The permitting process for opening of dispensaries of recreational marijuana in New York is in the process of development and revision. Under the light of the new regulations, the first 100 to 200 retail licensesfor New Yorkers or their family members, who have criminal histories associated with possession of weed, when he was a criminal act in the state.
However, although many were excited about the possibility of legally entering a business that will be very lucrative, the truth is that in the “small print” of the rules, there is great filters and funnels for most.
“We are observing a very important interest in this business, which would also generate thousands of jobs. But there are many restrictions that make very difficult to obtain a license”holds Jeffrey Garcia, founding president of the Latin Cannabis Association (LCA).
The first big wall, under the proposed rules, is that applicants must have owned at least 10% of a business that has been profitable, for at least two years. And, furthermore, have the financial records and tax documents to prove it.
There is also another limit: they will only be considered as eligible, in this first stage, where priority is given to communities most criminalized for possession of marijuana, those who have received final sentences, before March 31, 2021. That is, it is not enough to have been arrested.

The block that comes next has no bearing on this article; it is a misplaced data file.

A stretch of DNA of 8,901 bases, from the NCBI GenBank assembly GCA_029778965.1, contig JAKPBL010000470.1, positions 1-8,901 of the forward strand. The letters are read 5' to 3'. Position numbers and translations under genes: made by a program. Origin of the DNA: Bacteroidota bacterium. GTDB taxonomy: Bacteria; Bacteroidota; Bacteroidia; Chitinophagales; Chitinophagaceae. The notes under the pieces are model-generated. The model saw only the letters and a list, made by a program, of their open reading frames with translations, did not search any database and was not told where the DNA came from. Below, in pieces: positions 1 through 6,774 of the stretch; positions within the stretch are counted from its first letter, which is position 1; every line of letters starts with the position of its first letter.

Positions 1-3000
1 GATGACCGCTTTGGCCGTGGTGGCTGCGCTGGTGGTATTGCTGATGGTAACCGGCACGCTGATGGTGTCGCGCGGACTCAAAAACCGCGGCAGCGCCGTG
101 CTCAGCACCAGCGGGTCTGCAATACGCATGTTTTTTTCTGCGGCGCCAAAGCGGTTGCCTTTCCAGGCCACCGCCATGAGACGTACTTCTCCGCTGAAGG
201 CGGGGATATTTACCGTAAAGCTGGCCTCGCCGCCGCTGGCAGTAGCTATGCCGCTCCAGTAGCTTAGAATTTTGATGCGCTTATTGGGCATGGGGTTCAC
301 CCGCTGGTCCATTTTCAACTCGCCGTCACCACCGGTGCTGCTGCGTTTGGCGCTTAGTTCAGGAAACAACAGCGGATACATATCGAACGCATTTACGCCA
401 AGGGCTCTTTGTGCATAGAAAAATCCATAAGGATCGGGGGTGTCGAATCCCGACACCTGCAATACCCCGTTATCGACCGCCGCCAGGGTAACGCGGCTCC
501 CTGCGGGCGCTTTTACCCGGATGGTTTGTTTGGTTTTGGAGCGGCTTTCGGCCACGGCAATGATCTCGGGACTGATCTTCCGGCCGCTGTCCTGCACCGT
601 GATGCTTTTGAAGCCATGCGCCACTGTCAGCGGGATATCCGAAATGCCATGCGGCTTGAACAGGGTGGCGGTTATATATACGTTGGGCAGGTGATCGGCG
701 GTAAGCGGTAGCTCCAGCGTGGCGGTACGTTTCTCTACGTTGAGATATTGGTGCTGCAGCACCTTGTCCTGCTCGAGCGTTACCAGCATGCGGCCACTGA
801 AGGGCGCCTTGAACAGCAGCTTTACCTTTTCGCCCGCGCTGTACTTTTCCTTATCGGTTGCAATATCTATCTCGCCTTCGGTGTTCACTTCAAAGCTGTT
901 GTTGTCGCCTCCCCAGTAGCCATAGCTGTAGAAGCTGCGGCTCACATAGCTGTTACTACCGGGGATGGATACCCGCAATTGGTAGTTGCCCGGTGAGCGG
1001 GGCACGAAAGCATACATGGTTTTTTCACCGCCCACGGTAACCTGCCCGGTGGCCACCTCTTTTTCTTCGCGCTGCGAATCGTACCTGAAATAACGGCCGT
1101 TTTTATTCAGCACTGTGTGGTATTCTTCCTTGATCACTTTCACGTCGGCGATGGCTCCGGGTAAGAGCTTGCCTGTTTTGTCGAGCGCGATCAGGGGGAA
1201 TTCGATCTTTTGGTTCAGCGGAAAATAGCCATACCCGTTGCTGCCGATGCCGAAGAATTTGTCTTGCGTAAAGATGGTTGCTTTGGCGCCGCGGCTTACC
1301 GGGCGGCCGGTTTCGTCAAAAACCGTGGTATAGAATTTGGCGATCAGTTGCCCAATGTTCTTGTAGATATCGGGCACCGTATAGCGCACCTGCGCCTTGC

There are other requirements. The applicant who meets all of these criteria must have at least a 51% interest in the cannabis business he wishes to start. He must also submit a business plan, your fingerprints, and a $2,000 non-refundable fee.
Request more space
In García’s opinion, the point that requires applicants to obtain a license to show evidence of successful businesses in the past is, in principle, one of the most unattainable aspects.
“There is a fundamental intention of the law for the inclusion of communities, but meeting all the conditions seems very complicated. In this sense we are requesting more amplitude and especially legal and technical advice to applicants on how to participate in this business”, said the LCA leader.
According to a recent New York Office of Cannabis Management explainer session, regulations still are subject and open to public comment Until May 31.
Cannabis regulators have said their goal is to get the first dispensaries by the end of 2022.
But beyond the complicated path involved in obtaining a license, the NY Office of Cannabis Management ensures that the first batch of approved companies will get help finding commercial space and will be eligible. to receive financial assistance from the state to lease it.
These benefits could be particularly valuable to entrepreneurs in this business in the expensive New York City real estate market, where commercial rent scales unattainable prices.
Hispanics interested in potential business
When the state of New York passed in March of last year after years of debate, the Marijuana Tax and Regulation Act (MRTA) that legalized cannabis for those over 21, state lawmakers promised an equity program that would involve people disproportionately affected by enforcement of laws by criminal possession of weed.
Now, as the state moves forward with strict rules and regulations to guide the burgeoning industry, organizations like LCA have brought together political and business leaders to ensure that the cLatino communities have a fair share in the industry.
The advisory council of this new association includes people with experience in this industry in other states.